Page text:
COMMON MISCONCEPTIONS ABOUT SAFETY BARRIERS AND GENERAL SAFETY IN THE WORKPLACE
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Originally Posted On: Common Misconceptions About Safety Barriers And General Safety In The Workplace | Verge Safety Barriers
Allow us to debunk some of the usual myths surrounding workplace safety and safety barriers.
Misconceptions about workplace safety can have a significant impact on your business.
Whether you operate a grocery store, an office, or a construction site, you and your employees face potential danger during work shifts. Some are obvious, yet others are easily overlooked.
Whilst different workplaces have different safety challenges, there are basic things that remain fundamentally the same. However, there are principles and protocols that employees tend to get wrong. Some of these are a result of myths and misconceptions about workplace safety.
To ensure your company treats safety as a priority, let us debunk these common misconceptions about workplace health and safety.
MYTH 1: Investing in workplace safety is too expensive and not profitable.
Some business owners believe that safety programs do not provide a return on investment. That is false.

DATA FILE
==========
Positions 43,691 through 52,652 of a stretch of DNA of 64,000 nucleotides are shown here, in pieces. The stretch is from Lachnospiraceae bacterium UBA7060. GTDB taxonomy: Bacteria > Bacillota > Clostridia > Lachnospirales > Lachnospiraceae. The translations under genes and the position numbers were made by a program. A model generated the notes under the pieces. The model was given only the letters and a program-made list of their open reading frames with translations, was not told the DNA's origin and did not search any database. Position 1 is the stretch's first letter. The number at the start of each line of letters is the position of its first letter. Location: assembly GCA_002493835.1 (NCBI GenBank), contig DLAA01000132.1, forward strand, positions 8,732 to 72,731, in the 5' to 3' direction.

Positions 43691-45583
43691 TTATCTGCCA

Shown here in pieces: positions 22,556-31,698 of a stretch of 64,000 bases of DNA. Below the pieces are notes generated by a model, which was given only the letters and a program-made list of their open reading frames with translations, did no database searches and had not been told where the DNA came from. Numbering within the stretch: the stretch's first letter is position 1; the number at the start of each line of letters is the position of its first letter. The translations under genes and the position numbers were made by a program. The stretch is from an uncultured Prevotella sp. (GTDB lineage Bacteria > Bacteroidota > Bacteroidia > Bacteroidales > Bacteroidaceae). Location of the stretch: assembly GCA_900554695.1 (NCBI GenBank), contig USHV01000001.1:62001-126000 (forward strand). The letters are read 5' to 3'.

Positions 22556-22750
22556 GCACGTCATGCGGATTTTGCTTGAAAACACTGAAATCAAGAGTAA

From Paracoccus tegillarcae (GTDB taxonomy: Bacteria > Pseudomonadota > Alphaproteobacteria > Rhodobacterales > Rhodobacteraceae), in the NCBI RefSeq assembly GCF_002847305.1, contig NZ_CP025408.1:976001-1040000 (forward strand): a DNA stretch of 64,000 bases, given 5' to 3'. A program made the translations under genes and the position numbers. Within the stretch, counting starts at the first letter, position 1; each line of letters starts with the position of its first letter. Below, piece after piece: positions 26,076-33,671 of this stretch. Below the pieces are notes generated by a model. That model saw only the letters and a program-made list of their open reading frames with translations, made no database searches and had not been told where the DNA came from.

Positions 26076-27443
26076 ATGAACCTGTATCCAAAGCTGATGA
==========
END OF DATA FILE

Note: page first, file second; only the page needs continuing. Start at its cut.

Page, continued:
Companies that invest in workplace safety barriers, equipment, and training may reduce unnecessary costs caused by accidents, injury compensation claims, damaged products, government penalties, administrative expenses, and lawsuits. Unsafe work environments tend to cost more to operate leading to problems such as low morale, unhealthy employees, and equipment that may need constant repairing or replacement.
Here are just some of the indirect costs of an unsafe workplace:
- Poor employee attendance
- Low employee performance
- High staff turnover
- Accident investigations
- Loss of business reputation
- Loss of contracts/clients
- Damage to property
Investing money on properly training your employees is a worthwhile decision to make for your company. By helping your operations cut back on preventable accidents, safety programs can save you a lot of money, time, and valuable resources in the long run.
MYTH 2: Accidents will happen, no matter what safety precautions we take.
This is a dangerous mindset. You should be proactive by planning and taking action instead of leaving your employees’ safety to chance.